One in ten known species in the world lives in the Amazon rainforest, making it the largest collection of plant and animal species in the world. The area also covers 3,344 formally acknowledged indigenous territories which make up 9% of the Amazon population. It’s estimated that 310,000 indigenous populations live there. The majority of the forest can be found in Brazil (almost 60%) and the Amazon basin is home to half of the world’s tropical rainforests.

When we spoke about the Amazon region in the past we always marvelled at how much C02 was being absorbed from the environment by this region. Well, that conversation is no longer applicable. Nowadays the Amazon is actually emitting more C02 than it absorbs! Bet you never thought you’d ever see that day arrive. But, sadly, here it is. Our very best friend has turned into a foe.

What is causing the increase in emissions?

Ongoing forest fires in the Amazon, together with ongoing deforestation, is responsible for the situation and impact over 90 per cent of plant and vertebrate species. While trees are growing they absorb carbon dioxide from the atmosphere, but when they are burned they actually emit carbon dioxide.

Fires and deforestation in this region are causing rising temperatures and moisture stress during the dry season. Temperatures in the region have increased by almost 3 degrees Celsius in comparison to pre-industrial levels.

In 2020 an unbelievable 5.4 million acres were burnt in the Brazilian Amazon. (From the period May to November 2500 fires were reported).

Findings from an almost decade-long research project paint a very concerning picture of exactly what is going on in the Amazon region.

Four atmospheric areas in Amazonia, which spans more than 2 million square miles, were tested twice monthly over a nine-year period. The scientists, led by Professor Luciana Gatti (a female researcher at Brazil’s National Institute for Space Research aka INPE) found that emissions were higher in the eastern area of the rainforest and that the southeastern area is actually putting out more carbon dioxide than it absorbs and it’s therefore no longer a carbon sink. It’s now estimated that up to one-fifth of the Amazon, in total, is emitting carbon dioxide. So, to be clear, it is not the entire Amazonian region that emits carbon dioxide, but only a section. Most of the rainforest still absorbs carbon dioxide. But the fact that one-fifth (or about 20 per cent) of the Amazonian region is now emitting carbon dioxide is adding to our accelerating climate emergency. This is very concerning as it could be showing the beginning of a major tipping point for climate change.

According to a recent study, these emissions amount to a billion tons of carbon dioxide annually.

Amazon fires are set in an ongoing effort to clear more land for beef and soybean farming. (Ironically, Brazil’s soy industry actually loses $3.5bn a year from the extreme spike in the heat following forest fires). Since trees produce much of the region’s rainfall, fewer trees mean drier climates. And drier climates mean more forest fires. It becomes a vicious loop.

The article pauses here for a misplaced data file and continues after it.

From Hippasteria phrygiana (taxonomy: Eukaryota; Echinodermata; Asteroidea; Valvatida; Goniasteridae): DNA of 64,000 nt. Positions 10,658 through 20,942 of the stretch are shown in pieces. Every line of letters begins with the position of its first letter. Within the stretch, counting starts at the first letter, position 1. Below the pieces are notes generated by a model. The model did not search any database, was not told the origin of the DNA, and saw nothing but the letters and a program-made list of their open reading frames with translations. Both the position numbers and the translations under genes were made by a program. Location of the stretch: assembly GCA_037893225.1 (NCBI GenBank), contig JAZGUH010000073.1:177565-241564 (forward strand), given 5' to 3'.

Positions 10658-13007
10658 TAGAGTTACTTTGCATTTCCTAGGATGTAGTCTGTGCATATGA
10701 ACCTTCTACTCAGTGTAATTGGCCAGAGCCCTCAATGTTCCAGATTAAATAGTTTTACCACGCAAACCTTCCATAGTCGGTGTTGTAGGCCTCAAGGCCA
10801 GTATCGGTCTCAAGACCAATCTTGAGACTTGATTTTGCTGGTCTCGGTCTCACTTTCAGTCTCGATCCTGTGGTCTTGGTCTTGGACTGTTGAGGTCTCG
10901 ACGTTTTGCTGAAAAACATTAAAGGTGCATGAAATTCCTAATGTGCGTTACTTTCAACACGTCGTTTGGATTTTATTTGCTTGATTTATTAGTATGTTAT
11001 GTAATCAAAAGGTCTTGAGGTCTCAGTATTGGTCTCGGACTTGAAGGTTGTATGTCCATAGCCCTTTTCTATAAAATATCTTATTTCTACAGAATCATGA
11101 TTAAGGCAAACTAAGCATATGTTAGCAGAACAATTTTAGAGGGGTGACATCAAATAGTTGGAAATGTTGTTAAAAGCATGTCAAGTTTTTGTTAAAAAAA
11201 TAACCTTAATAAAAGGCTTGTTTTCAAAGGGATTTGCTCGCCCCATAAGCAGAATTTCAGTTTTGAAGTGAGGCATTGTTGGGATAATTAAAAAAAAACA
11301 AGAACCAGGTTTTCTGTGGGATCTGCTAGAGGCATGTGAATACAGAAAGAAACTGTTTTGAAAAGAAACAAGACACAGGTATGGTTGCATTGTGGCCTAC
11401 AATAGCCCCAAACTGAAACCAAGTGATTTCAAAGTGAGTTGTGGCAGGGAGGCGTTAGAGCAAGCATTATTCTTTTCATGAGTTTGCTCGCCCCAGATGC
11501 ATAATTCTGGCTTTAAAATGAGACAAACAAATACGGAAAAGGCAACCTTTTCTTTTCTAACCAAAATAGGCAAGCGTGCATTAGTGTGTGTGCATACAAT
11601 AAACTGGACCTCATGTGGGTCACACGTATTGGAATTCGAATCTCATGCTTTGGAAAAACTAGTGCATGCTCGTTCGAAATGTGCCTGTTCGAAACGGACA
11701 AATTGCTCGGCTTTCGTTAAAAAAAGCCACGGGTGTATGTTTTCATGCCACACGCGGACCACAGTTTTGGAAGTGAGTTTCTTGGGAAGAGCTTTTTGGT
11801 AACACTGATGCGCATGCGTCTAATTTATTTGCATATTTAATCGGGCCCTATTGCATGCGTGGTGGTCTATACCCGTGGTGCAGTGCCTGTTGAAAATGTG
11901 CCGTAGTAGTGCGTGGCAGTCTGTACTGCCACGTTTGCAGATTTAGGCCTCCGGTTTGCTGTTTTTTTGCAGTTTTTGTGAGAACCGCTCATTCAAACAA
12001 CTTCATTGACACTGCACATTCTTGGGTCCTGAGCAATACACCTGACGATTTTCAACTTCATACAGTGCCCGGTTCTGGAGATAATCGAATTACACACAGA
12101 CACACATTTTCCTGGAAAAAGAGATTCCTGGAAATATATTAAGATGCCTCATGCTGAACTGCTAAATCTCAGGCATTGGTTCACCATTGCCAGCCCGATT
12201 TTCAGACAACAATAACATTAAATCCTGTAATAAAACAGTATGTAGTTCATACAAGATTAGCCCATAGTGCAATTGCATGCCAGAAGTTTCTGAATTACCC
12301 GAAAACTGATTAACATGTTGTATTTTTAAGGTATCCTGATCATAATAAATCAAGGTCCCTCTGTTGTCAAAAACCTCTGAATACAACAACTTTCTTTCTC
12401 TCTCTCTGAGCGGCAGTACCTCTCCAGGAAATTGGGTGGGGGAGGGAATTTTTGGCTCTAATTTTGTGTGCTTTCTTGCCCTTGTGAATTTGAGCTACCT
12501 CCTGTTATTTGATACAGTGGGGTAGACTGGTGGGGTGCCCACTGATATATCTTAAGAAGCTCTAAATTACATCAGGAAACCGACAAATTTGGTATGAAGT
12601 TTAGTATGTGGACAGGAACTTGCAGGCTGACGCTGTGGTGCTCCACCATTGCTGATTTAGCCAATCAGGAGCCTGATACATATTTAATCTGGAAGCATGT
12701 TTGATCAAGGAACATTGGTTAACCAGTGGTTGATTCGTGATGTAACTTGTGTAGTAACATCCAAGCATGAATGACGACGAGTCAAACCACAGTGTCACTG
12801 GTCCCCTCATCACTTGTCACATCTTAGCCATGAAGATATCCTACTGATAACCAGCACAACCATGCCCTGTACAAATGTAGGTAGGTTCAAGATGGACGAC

Furthermore, the agricultural industry is responsible for a large part of deforestation in the eastern part of Amazonia. Fourteen per cent of the seventeen per cent of forest reduction, to be exact. The Amazon rainforest is home to diverse ecosystems of plants and animals. If extensive forest reduction continues, what will happen to all these living beings there?

What does the future look like for Amazon?

Despite scientists bringing attention to the damage deforestation causes, 2019 was a particularly bad year for Amazonia, even after deforestation was on the decrease over a ten-year period.

In 2009 a study was conducted that showed a four per cent increase in global temperatures by 2100 would kill eighty-five per cent of the Amazon rainforest. This means that the rainforest’s ability to sequester fossil-fuel-derived C02 in the future is becoming severely diminished with each passing day.

According to Carlos Nobre, the man who co-authored the scientific study led by Professor Luciana Gatti, the finding suggests that within the next 30 years the Amazon rainforest could transform into a savanna.

What can we do?

Cutting emissions from fossil fuels is now more crucial than ever before. We must accelerate the move to green energy. We need rainforests to help us absorb carbon dioxide, and thanks to the slow worldwide adoption of green energy, we emitted a whopping 40 billion tons of C02 in 2019.

There is much we can do. We can start off by using public transport instead of driving, find ways to offset our carbon emissions when driving or flying, buy local products instead of importing them, reduce our consumption of paper and wood products, beef and oil and support communities in Amazonia.

Above all, we need to hold businesses accountable. If their business practices are socially or environmentally destructive, they should not receive our hard-earned incomes. We need to educate ourselves to become more responsible consumers. Do you know where and how your products are produced? If not, now is the time to really embrace sustainability and get educated. We need to read the labels on products carefully so we aren’t unwittingly adding to the problem. Alternatives do exist to products that are produced in environmentally destructive ways. Hemp and bamboo are two such examples. Hemp is not only used in clothing and ropes, but in building materials as well (known as Hempcrete and made from industrial hemp.)

We also need to be conscious of the packaging that our products arrive in. Can we ask for biodegradable packaging before we order? Mycelium packaging is the new sustainable kid on the block, and made from mushroom roots. Supply follows demand, so the more people who insist on sustainable packaging, the more sellers and manufacturers will be forced to switch away from plastic, cardboard and polystyrene – products that are notoriously damaging to the environment.

If we make these small changes in our daily lives, we can make a huge difference. We invite you to embrace sustainability so that we can save the Amazon rainforest and eventually help restore the area as a carbon sink.